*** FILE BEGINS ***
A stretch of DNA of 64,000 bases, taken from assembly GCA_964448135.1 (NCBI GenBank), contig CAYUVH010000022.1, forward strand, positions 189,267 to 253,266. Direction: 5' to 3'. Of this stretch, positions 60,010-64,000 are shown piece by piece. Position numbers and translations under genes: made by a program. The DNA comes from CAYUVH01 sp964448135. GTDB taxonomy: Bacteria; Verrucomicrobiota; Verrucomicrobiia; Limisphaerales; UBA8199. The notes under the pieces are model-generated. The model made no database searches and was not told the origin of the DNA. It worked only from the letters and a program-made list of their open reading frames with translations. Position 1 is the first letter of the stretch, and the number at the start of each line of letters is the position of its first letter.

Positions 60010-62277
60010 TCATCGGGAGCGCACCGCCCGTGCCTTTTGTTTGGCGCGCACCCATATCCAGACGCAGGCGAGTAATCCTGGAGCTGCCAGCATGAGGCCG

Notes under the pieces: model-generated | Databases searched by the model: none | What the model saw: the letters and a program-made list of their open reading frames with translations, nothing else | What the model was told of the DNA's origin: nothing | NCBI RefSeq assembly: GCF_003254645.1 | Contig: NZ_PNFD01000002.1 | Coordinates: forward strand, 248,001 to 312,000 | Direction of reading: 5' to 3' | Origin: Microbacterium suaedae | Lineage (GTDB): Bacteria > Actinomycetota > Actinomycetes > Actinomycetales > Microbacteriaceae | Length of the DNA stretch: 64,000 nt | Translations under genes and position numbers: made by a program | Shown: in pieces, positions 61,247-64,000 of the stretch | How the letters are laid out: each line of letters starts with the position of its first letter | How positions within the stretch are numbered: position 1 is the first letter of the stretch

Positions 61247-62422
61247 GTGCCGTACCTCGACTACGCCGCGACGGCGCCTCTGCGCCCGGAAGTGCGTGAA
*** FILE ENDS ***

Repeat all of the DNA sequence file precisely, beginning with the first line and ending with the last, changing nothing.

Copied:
A stretch of DNA of 64,000 bases, taken from assembly GCA_964448135.1 (NCBI GenBank), contig CAYUVH010000022.1, forward strand, positions 189,267 to 253,266. Direction: 5' to 3'. Of this stretch, positions 60,010-64,000 are shown piece by piece. Position numbers and translations under genes: made by a program. The DNA comes from CAYUVH01 sp964448135. GTDB taxonomy: Bacteria; Verrucomicrobiota; Verrucomicrobiia; Limisphaerales; UBA8199. The notes under the pieces are model-generated. The model made no database searches and was not told the origin of the DNA. It worked only from the letters and a program-made list of their open reading frames with translations. Position 1 is the first letter of the stretch, and the number at the start of each line of letters is the position of its first letter.

Positions 60010-62277
60010 TCATCGGGAGCGCACCGCCCGTGCCTTTTGTTTGGCGCGCACCCATATCCAGACGCAGGCGAGTAATCCTGGAGCTGCCAGCATGAGGCCG

Notes under the pieces: model-generated | Databases searched by the model: none | What the model saw: the letters and a program-made list of their open reading frames with translations, nothing else | What the model was told of the DNA's origin: nothing | NCBI RefSeq assembly: GCF_003254645.1 | Contig: NZ_PNFD01000002.1 | Coordinates: forward strand, 248,001 to 312,000 | Direction of reading: 5' to 3' | Origin: Microbacterium suaedae | Lineage (GTDB): Bacteria > Actinomycetota > Actinomycetes > Actinomycetales > Microbacteriaceae | Length of the DNA stretch: 64,000 nt | Translations under genes and position numbers: made by a program | Shown: in pieces, positions 61,247-64,000 of the stretch | How the letters are laid out: each line of letters starts with the position of its first letter | How positions within the stretch are numbered: position 1 is the first letter of the stretch

Positions 61247-62422
61247 GTGCCGTACCTCGACTACGCCGCGACGGCGCCTCTGCGCCCGGAAGTGCGTGAA